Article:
Internal Communication in the Post-COVID Era. How and why do companies bridge the gap?

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Internal communication has now entered a new era – the post-COVID era. More empathy, shorter distance, new forms of interaction. It seems that the coronavirus pandemic has accelerated the process of moving towards a more open organizational culture. What does it mean, where does it come from, and how do companies implement new ways of engaging employees?

There are many challenges in the area of internal communication in the post-COVID era: employee engagement, more difficult conditions of project cooperation, imprecise information flow or a sense of isolation – and most of us experience them. These challenges were also witnessed by the creators of the impressive Beijing National Aquatics Center – the main arena for the 2008 Olympic Games in Beijing. The 31,000 square meter swimming-pool with a capacity of 17,000 spectators was designed by the team, which worked largely in a remote mode – and almost 15 years ago, without the use of communication tools that we have now.

So do today's communication specialists have it easier? New technologies do not automatically solve problems. They can support us in doing so. However, in the face of challenges, a change of approach is crucial.

Effective Communication towards Innovation

Well organized communication in remote mode can have an extraordinary effect. But if poorly prepared and improperly conducted, it can even lead to a 83% drop in trust or 80% drop in satisfaction, as Karen Lojeski and Richard Reilly of the Stevens Institute of Technology noted in their article The Role of Virtual Distance in Innovation and Success.

Another key statistic on this issue shows in the article Workspaces That Move People, where Ben Waber, Jennifer Magnolfi and Greg Lindsay from the Massachusetts Institute of Technology showed that as much as 79% of innovations can be produced through loose face-to-face integration and often accidental collisions in the office. Meal sharing or meetings in a relaxation room – this is where unscheduled consultations or mini-brainstorms take place.

In the era of remote working, such a situation is almost impossible. All the more crucial is to arrange internal communication in such a way as to take care of business needs and maintain a high level of satisfaction among employees.

Don’t Fall Asleep on Emotional Intelligence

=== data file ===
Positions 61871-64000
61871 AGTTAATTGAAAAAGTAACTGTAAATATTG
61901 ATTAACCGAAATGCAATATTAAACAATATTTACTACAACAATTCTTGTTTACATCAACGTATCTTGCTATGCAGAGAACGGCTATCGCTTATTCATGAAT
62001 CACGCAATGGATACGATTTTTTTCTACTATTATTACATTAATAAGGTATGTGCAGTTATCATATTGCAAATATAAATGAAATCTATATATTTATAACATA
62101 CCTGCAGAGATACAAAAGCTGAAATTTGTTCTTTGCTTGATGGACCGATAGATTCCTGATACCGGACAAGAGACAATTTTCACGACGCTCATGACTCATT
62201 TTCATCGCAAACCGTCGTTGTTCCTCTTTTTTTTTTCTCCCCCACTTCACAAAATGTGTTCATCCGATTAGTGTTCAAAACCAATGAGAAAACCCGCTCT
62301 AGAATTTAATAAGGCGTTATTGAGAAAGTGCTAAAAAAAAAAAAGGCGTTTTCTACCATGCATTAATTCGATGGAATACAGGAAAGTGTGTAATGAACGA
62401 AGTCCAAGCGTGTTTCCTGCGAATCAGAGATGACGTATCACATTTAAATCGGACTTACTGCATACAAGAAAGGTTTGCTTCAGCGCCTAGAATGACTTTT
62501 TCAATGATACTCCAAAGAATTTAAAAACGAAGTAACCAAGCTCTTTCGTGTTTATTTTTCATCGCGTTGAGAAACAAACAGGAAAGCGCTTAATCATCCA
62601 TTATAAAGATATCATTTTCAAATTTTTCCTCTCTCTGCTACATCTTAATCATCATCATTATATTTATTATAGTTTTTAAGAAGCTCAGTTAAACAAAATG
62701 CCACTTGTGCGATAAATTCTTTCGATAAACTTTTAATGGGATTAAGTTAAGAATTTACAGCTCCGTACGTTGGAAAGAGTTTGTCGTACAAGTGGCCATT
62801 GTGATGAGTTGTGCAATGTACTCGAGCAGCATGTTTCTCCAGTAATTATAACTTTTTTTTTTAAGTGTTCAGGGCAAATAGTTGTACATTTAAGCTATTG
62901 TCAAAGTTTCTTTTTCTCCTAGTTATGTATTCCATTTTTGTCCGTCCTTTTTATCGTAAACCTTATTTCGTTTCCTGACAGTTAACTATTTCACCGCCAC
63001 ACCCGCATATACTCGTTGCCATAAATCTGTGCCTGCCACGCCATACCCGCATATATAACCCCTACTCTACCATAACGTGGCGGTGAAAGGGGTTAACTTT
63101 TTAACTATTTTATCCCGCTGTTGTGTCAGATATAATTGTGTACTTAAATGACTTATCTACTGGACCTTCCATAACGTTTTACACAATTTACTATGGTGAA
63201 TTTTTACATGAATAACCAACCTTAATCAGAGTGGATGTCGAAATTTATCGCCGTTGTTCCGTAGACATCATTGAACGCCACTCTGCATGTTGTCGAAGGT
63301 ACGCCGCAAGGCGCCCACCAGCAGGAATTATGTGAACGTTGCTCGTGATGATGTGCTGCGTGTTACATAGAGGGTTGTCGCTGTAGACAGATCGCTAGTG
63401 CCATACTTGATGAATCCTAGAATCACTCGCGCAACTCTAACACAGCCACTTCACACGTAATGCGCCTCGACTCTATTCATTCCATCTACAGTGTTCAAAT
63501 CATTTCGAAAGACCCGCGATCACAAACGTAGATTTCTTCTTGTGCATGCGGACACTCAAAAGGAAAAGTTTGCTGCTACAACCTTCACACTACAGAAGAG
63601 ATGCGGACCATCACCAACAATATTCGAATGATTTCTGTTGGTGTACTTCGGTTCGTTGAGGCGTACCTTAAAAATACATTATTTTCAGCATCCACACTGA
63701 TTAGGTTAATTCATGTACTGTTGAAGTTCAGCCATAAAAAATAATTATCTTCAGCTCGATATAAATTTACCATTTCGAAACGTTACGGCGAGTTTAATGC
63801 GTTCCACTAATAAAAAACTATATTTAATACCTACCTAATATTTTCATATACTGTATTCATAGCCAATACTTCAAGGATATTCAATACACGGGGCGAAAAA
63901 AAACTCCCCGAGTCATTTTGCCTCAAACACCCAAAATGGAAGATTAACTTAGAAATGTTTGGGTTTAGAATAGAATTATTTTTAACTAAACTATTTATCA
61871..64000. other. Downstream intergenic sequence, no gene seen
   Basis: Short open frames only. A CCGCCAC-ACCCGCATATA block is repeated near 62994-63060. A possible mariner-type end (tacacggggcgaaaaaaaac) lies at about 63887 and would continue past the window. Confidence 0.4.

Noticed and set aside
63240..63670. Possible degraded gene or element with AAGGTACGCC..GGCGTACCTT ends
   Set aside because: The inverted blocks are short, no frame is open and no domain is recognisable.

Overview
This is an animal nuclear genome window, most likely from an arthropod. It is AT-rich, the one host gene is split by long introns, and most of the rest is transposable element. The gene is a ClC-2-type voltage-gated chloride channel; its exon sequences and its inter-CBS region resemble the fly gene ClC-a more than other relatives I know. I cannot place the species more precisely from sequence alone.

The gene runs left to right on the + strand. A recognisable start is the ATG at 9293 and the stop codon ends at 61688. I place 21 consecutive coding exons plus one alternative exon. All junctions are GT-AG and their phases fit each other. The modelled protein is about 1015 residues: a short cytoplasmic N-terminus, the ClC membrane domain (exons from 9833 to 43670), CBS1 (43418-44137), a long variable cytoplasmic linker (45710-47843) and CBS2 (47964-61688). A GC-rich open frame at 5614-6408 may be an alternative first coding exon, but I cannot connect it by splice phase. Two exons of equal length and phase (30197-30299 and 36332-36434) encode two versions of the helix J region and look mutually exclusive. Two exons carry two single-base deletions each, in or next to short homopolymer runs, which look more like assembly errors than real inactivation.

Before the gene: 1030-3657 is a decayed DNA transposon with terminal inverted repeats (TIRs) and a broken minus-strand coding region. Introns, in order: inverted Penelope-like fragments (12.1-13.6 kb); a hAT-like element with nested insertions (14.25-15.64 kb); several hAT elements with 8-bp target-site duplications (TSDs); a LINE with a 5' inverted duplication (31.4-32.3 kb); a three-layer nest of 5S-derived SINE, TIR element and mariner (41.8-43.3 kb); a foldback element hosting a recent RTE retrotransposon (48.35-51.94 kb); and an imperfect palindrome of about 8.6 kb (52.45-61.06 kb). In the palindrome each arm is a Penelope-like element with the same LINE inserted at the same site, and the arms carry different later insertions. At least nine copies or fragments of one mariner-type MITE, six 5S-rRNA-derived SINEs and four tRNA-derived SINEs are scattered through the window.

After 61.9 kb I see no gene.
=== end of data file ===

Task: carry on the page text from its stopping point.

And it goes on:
But how to perform it? In face to face communication we obtain a lot of information by interpreting non-verbal signals. Thanks to the knowledge of body language, we are able to read the context more easily and deduce the intention of the interlocutor. In case of remote communication, we are faced with a difficult task – it is not easy to create a precise brief or provide quick project consultations. However, this is not the biggest challenge for today's managers. The EQ & Remote Managers report prepared by Sike Insights shows that in remote team management, it is most difficult for managers to maintain relations with employees and understand what emotions they feel while working.

In this new reality, the ability to build relationships through the use of non-standard forms of communication as well as the ability to read the emotions of others with the mediation of new technologies are becoming increasingly important. Developed emotional intelligence or empathy may be even more important than before.

This means the need for greater precision in formulating expectations and balancing the frequency of interaction. General advice on remote communication include:

  • Faster response to the information needs expressed by employees,
  • More personalized manager-employee communication,
  • Structured feedback,
  • Fixed, routine 1-on-1s and team meetings.

Have you ever felt tired after a video conference? This is Zoom Fatigue!

Videoconferencing makes it very difficult to communicate, and it is difficult to imagine cooperation without it nowadays. It turns out that the participants of e-meetings feel physical and mental strain: inexplicable fatigue or overloading with social contacts combined with isolation. It took several months for Stanford University researchers to investigate the causes of the syndrome, which we know today as Zoom Fatigue.